Julia Gillard could block moves by the opposition to force its own legislation through parliament under the constitution. But doing so would be a risky move, constitutional law experts have told Crikey.
Cross-bench MPs are flirting with supporting the Coalition on some policy issues, while Bob Brown has suggested the Greens could back the Coalition’s more generous paid parental leave and mental health initiatives.
While there is no impediment to passing legislation from the opposition benches, constitutional law expert George Williams says the government could take the unprecedented step of blocking appropriation bills if they do not agree with that legislation. All Labor-aligned cross-bench MPs have told the government that they will not block supply.
“I think it’s unlikely that the government would take that step,” the University of NSW professor told Crikey. “But in a big stakes game like paid parental leave, where the costings between the two policies are so different, then that might be an area where they are willing to have a fight over it.”
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Williams says the government could act by requesting that the Governor-General not assent to any legislation passed by the opposition. Convention usually dictates the Queen’s representative approves of any law that moves through both houses.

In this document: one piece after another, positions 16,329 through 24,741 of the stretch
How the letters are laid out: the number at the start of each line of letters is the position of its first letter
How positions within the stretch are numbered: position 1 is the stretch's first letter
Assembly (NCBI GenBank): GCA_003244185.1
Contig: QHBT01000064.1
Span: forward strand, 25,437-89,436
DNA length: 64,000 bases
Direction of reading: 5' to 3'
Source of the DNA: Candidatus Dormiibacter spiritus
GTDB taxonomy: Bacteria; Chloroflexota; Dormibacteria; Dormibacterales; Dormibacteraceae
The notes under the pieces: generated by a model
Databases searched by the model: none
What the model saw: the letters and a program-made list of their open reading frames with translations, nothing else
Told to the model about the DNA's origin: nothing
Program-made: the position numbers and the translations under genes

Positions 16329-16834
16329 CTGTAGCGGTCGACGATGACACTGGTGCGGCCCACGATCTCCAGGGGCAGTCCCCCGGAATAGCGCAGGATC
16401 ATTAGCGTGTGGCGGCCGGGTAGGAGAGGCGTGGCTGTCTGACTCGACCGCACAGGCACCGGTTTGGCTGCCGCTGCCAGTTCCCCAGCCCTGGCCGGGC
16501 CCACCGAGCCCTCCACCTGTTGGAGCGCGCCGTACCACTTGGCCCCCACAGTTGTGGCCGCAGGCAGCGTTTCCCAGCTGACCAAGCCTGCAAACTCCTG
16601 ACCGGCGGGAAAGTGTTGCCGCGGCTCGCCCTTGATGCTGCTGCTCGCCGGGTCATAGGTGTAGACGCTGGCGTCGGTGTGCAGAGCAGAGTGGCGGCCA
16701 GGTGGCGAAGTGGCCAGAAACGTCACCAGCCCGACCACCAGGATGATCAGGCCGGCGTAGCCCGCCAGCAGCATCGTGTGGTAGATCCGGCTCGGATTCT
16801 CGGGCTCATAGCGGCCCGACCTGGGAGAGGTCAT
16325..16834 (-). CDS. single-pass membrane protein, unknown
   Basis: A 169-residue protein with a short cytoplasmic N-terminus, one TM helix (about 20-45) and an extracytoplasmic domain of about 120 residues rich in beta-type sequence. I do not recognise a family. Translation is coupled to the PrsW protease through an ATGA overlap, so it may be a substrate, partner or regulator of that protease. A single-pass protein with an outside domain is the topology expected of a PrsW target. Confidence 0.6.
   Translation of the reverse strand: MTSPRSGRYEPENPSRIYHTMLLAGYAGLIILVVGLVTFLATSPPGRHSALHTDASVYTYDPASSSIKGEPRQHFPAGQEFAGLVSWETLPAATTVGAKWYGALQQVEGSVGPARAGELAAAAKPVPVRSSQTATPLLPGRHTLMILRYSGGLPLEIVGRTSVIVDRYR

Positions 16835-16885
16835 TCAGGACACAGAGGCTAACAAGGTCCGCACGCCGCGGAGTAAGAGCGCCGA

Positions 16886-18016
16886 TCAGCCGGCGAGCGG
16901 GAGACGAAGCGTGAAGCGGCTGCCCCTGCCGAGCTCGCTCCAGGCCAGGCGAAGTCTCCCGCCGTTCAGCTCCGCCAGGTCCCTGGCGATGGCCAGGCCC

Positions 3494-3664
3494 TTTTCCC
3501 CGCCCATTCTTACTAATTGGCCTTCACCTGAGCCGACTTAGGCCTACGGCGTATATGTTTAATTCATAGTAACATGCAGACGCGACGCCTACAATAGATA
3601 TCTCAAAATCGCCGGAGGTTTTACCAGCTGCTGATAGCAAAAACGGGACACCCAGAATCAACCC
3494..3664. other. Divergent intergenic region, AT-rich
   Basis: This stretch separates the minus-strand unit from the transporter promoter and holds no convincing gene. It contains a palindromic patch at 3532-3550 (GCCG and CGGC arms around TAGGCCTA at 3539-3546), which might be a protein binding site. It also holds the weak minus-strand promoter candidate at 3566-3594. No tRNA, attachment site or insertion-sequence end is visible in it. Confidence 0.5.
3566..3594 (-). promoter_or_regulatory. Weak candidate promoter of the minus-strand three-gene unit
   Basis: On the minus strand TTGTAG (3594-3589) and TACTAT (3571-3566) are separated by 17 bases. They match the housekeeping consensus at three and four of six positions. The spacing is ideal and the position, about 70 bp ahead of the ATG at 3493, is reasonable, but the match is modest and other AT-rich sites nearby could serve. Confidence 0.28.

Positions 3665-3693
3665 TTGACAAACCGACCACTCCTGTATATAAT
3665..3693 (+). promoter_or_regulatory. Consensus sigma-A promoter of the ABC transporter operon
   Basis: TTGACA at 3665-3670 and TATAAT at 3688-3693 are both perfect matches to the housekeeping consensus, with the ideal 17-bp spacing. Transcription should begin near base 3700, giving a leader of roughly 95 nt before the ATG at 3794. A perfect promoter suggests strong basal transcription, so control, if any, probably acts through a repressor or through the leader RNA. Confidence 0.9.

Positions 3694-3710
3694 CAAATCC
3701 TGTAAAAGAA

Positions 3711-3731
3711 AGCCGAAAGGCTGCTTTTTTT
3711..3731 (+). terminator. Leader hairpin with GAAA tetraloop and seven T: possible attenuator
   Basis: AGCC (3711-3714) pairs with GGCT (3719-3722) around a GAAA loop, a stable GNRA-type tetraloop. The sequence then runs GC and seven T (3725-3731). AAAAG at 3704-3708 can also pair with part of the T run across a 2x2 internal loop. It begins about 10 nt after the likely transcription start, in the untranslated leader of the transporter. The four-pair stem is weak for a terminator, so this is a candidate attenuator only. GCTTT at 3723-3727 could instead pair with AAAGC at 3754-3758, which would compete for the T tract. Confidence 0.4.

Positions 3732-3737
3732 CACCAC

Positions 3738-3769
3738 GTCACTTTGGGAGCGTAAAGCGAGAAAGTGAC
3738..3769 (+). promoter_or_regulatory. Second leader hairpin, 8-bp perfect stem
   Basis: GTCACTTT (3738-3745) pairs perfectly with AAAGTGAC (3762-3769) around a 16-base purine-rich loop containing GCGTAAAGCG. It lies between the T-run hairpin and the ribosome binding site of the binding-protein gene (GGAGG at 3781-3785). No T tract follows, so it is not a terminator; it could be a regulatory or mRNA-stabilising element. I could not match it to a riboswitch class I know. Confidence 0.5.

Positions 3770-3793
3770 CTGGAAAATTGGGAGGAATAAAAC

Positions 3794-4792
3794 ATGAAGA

“It’s a big step to take when parliament has spoken and the government would need to act with real caution,” said Williams. “But if the government wanted to play hard ball they could not advise that assent, leaving the bill in limbo.”
Peter Black, a senior lecturer in constitutional law at the Queensland University of Technology, told Crikey the government will be wary of taking any such steps, as it could land them offside with the independents they rely on.
“You would think the government would be quite reluctant to advise the Governor-General that way and that she would be unwilling to act on such advice,” Black told Crikey. “It would be quite an extraordinary step for the government to take and could precipitate a collapse in the government and an early election.”
Williams says parliament has the power to pass its own appropriation bills — but the government has control of supply. Any effort by the opposition to pass appropriation bills could lead to an incoherent fiscal policy and ineffectual law making, he says.
“It’s normally understood that the government has significant control over the budget because of its importance to the national econopmy,” Williams told Crikey. “I think the bottom line is that parliament can pass whatever laws it wishes, but some of those laws may be unwise or ineffective unless they have the full cooperation of the government.”